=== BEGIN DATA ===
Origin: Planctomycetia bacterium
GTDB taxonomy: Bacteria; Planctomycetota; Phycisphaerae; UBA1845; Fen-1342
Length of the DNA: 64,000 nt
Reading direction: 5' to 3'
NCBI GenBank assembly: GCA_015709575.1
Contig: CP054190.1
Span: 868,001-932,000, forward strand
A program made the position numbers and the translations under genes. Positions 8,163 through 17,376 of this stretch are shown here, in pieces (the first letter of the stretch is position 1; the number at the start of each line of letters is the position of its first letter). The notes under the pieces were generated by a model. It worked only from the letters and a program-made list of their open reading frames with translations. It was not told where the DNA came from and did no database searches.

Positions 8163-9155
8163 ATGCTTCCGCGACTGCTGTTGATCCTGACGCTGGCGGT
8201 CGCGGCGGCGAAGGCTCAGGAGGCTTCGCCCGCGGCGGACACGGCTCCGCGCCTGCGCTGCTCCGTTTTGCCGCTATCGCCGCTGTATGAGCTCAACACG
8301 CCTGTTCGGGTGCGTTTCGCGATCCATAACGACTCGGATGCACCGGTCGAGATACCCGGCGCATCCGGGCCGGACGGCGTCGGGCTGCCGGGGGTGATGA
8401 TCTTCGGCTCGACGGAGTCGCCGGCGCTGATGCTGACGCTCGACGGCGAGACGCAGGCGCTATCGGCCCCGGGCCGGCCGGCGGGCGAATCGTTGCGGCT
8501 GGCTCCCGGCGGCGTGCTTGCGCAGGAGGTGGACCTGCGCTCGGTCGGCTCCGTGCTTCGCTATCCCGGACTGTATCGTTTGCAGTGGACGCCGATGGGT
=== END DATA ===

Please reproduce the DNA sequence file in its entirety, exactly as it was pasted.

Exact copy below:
Origin: Planctomycetia bacterium
GTDB taxonomy: Bacteria; Planctomycetota; Phycisphaerae; UBA1845; Fen-1342
Length of the DNA: 64,000 nt
Reading direction: 5' to 3'
NCBI GenBank assembly: GCA_015709575.1
Contig: CP054190.1
Span: 868,001-932,000, forward strand
A program made the position numbers and the translations under genes. Positions 8,163 through 17,376 of this stretch are shown here, in pieces (the first letter of the stretch is position 1; the number at the start of each line of letters is the position of its first letter). The notes under the pieces were generated by a model. It worked only from the letters and a program-made list of their open reading frames with translations. It was not told where the DNA came from and did no database searches.

Positions 8163-9155
8163 ATGCTTCCGCGACTGCTGTTGATCCTGACGCTGGCGGT
8201 CGCGGCGGCGAAGGCTCAGGAGGCTTCGCCCGCGGCGGACACGGCTCCGCGCCTGCGCTGCTCCGTTTTGCCGCTATCGCCGCTGTATGAGCTCAACACG
8301 CCTGTTCGGGTGCGTTTCGCGATCCATAACGACTCGGATGCACCGGTCGAGATACCCGGCGCATCCGGGCCGGACGGCGTCGGGCTGCCGGGGGTGATGA
8401 TCTTCGGCTCGACGGAGTCGCCGGCGCTGATGCTGACGCTCGACGGCGAGACGCAGGCGCTATCGGCCCCGGGCCGGCCGGCGGGCGAATCGTTGCGGCT
8501 GGCTCCCGGCGGCGTGCTTGCGCAGGAGGTGGACCTGCGCTCGGTCGGCTCCGTGCTTCGCTATCCCGGACTGTATCGTTTGCAGTGGACGCCGATGGGT